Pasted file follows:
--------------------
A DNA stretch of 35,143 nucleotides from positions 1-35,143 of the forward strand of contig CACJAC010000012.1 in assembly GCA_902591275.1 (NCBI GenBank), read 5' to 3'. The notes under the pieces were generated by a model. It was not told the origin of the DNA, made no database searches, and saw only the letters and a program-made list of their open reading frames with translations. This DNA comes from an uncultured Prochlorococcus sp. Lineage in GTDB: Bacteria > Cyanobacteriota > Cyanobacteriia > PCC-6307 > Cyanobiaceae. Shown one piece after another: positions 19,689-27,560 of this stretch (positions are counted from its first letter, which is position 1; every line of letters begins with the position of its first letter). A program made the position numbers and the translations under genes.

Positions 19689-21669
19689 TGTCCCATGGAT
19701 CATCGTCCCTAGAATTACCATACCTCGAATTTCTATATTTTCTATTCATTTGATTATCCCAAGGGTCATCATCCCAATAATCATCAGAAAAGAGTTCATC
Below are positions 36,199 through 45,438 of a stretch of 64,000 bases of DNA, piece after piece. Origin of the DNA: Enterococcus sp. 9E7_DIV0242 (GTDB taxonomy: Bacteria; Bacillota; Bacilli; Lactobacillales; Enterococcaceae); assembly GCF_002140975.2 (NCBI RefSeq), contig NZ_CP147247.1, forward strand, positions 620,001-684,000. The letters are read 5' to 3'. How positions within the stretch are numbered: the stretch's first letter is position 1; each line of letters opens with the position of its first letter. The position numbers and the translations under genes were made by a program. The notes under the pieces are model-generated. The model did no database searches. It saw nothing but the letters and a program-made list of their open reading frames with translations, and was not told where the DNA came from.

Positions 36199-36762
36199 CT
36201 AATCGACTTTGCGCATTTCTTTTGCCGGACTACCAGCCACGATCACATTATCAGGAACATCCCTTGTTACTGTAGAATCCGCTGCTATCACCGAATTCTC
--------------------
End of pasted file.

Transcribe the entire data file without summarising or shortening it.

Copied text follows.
A DNA stretch of 35,143 nucleotides from positions 1-35,143 of the forward strand of contig CACJAC010000012.1 in assembly GCA_902591275.1 (NCBI GenBank), read 5' to 3'. The notes under the pieces were generated by a model. It was not told the origin of the DNA, made no database searches, and saw only the letters and a program-made list of their open reading frames with translations. This DNA comes from an uncultured Prochlorococcus sp. Lineage in GTDB: Bacteria > Cyanobacteriota > Cyanobacteriia > PCC-6307 > Cyanobiaceae. Shown one piece after another: positions 19,689-27,560 of this stretch (positions are counted from its first letter, which is position 1; every line of letters begins with the position of its first letter). A program made the position numbers and the translations under genes.

Positions 19689-21669
19689 TGTCCCATGGAT
19701 CATCGTCCCTAGAATTACCATACCTCGAATTTCTATATTTTCTATTCATTTGATTATCCCAAGGGTCATCATCCCAATAATCATCAGAAAAGAGTTCATC
Below are positions 36,199 through 45,438 of a stretch of 64,000 bases of DNA, piece after piece. Origin of the DNA: Enterococcus sp. 9E7_DIV0242 (GTDB taxonomy: Bacteria; Bacillota; Bacilli; Lactobacillales; Enterococcaceae); assembly GCF_002140975.2 (NCBI RefSeq), contig NZ_CP147247.1, forward strand, positions 620,001-684,000. The letters are read 5' to 3'. How positions within the stretch are numbered: the stretch's first letter is position 1; each line of letters opens with the position of its first letter. The position numbers and the translations under genes were made by a program. The notes under the pieces are model-generated. The model did no database searches. It saw nothing but the letters and a program-made list of their open reading frames with translations, and was not told where the DNA came from.

Positions 36199-36762
36199 CT
36201 AATCGACTTTGCGCATTTCTTTTGCCGGACTACCAGCCACGATCACATTATCAGGAACATCCCTTGTTACTGTAGAATCCGCTGCTATCACCGAATTCTC